Lalu Prasad Yadav holds a unique distinction in Indian politics. He is a convict in a Rs 954-crore fodder scam, sentenced for five years in jail and is out on bail, yet he lords over the Nitish Kumar- Tejashwi Yadav government in Bihar, openly patronises the likes of jailed don Mohammad Shahabuddin, campaigns for the Congress outside of Bihar and is one of the key architects of a hypothetical grand anti-BJP coalition for the 2019 General Election.
Monday's Supreme Court's verdict has dealt a severe blow to the powerful RJD chief, not just by reinstating criminal conspiracy charges, but also by ordering that the former Bihar chief minister be tried in each of the five remaining fodder scam cases against him. The trial process for each case will be separate for him. The Supreme Court took a very adverse view of the Jharkhand High Court's 2014 judgment and overturned it. The high court had said since Lalu was convicted in one case, he could not be charged separately in similar other cases.
The problem for Lalu is that he has already been convicted in one such case and the possibility of him being convicted in other cases of same nature is very high. A special CBI court had in September 2013 pronounced him guilty of fraudulent withdrawal from Chaibasa (now in Jharkhand) treasury. This withdrawal was part of the nearly Rs 1,000-crore fodder scam that took place when Lalu was Bihar chief minister.
Lalu's name will ever stand out as a person who lost his membership of Parliament in the 15th Lok Sabha because of his conviction in a corruption case and the consequent five-year jail term.
The implications for Lalu of the apex court ruling are grave. It will have a two-fold impact — legal and political. While the legal battle will be fought in courts on facts, evidence and legality, what has complicated matters for the RJD chief is that the Supreme Court has fixed a timeline — nine months to be precise — for the lower court to finish the trial and deliver its verdict. What will bother Lalu, his son Tejashwi, minister son Tej Pratap, Member of Parliament (Rajya Sabha) daughter Misa Bharti, his former chief minister and MLC wife Rabri Devi and his other party ministers and MLAs more are the political implications of the Supreme Court order.
Lalu has been a force behind the RJD-JD(U)-Congress coalition in Bihar. Although Nitish was the chief ministerial face for the 2015 Bihar Assembly election, but it was actually Lalu and his strong Muslim-Yadav social constituency that propelled this coalition to power. Nitish used to call Lalu his elder brother and justified his unethical unholy alliance with the RJD as a project to save the nation from the communal clutches of a resurgent Narendra Modi and BJP.
Nitish came back to power, but the alliance revived a politically-marginalised Lalu, his family and his private limited party called RJD.
The Supreme Court order has now compounded problems for Nitish, who has proved that he is practitioner of realpolitik where all his actions are guided by the pursuit of power, however, in less than a month too many headline-hogging wrongs relating to Lalu have surfaced.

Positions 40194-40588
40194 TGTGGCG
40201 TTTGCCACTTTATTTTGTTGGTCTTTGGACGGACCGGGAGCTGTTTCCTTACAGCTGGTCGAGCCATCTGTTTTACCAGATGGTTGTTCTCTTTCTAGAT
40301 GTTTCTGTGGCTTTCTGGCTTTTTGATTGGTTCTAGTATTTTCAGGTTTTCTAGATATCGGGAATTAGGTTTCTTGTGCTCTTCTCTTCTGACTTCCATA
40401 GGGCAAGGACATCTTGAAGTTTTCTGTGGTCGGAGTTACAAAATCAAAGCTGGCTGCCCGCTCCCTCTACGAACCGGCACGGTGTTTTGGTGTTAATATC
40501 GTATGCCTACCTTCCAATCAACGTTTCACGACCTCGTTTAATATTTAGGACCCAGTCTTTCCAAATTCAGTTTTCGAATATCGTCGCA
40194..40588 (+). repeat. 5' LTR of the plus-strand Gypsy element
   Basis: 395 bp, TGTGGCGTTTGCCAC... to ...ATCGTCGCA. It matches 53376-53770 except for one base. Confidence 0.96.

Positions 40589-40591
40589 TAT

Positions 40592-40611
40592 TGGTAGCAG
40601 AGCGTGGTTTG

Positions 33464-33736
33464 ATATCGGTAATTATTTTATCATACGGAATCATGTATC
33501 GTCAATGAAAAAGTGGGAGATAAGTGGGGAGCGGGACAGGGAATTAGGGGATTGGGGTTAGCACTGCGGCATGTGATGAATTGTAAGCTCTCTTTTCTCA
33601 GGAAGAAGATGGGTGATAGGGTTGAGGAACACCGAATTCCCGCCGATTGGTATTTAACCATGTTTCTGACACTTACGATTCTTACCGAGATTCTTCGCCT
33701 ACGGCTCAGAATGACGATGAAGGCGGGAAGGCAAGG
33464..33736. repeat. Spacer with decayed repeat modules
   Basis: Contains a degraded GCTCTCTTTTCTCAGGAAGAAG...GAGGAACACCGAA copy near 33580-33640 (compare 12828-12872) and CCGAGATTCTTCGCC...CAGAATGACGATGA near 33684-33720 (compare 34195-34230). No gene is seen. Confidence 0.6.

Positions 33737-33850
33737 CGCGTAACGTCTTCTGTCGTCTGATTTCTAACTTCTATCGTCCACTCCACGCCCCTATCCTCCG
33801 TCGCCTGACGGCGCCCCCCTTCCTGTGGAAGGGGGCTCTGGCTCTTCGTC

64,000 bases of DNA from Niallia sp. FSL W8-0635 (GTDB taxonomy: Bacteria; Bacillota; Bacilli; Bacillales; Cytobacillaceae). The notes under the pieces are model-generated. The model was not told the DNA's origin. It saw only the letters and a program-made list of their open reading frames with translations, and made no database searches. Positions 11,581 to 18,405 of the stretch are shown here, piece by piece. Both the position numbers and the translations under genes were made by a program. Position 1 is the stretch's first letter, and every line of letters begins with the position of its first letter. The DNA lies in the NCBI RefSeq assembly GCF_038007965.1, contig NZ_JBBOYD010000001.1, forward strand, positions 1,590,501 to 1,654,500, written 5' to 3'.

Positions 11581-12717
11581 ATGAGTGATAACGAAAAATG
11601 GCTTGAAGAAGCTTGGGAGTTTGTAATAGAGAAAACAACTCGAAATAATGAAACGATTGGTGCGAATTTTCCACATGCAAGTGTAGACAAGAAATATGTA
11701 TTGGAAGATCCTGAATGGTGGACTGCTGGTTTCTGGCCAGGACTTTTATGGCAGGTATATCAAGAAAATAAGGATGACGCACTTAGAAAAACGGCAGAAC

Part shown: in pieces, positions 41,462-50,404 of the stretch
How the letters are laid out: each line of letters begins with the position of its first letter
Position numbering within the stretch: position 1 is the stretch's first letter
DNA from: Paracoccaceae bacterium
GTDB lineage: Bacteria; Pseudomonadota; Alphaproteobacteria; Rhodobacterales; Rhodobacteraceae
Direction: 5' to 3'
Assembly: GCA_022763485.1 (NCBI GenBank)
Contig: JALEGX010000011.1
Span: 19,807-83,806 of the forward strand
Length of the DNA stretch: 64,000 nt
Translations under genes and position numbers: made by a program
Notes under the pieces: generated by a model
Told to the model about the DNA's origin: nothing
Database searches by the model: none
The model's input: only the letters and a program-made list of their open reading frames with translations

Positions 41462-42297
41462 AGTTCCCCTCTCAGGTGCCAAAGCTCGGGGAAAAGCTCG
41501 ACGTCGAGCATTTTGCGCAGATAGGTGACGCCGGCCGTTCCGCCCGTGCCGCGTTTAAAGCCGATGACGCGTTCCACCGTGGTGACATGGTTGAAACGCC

Here's a sample: Lalu and family acquiring land, constructing a huge mall worth an estimated value of Rs 200 crore and making the government pay for soil dug from there to fill Patna's botanical garden; landed property given to him by ministerial aspirants Kanti Singh and Raghunath Jha; alleged acquisition of a beer brewery; directing the Siwan district superintendent of police to act on issues told to him by jailed criminal Shahabuddin; and RJD ministers and legislators using their offices residence for commercial purposes.
Nitish has so far not reacted to these charges. His silence could be strategic because Lalu holds the key to the survival of the government that Nitish leads. But given the magnitude of the apex court's verdict, Nitish will be forced to react in due course. If he does not act or react, this would give an impression that Nitish like Manmohan Singh is turning a blind eye to his ally's multifaceted corruption just to stay in office.
Nitish's image of 'Sushashan Babu' (good governance man) is under severe strain. Several of party colleagues are not comfortable with constant pulls and pressures that keep coming from the RJD chief. In September-October last year, when mafia don Shahabuddin was released from jail, he led a procession of over 1,000 SUVs from Bhagalpur Jail to his hometown of Siwan, lampooned Nitish for days and called him "a leader (chief minister) of compulsions of circumstances". Nitish's JD(U) and Lalu's RJD had explored possibilities of realignment of political parties and formation of an alternate government.
The problem, however, was two-fold: First, the Congress was not willing to chose Lalu over Nitish or vice versa and second, the composition of the state Assembly is such that no alternate government is possible without BJP or without splitting either the JD(U) or RJD.
The RJD is the single biggest party with 80 seats, JD(U) follows with 71 seats, Congress 27 seats and BJP 53 seats. The total strength of the Assembly is 243.
In the next nine months, the timeframe given by the Supreme Court to the CBI court to finish its trial and deliver a verdict, will be loaded with possibilities in Bihar. But the onus to react to the emerging situations is ironically less on Lalu and more on Nitish.
Updated Date: May 08, 2017 15:51 PM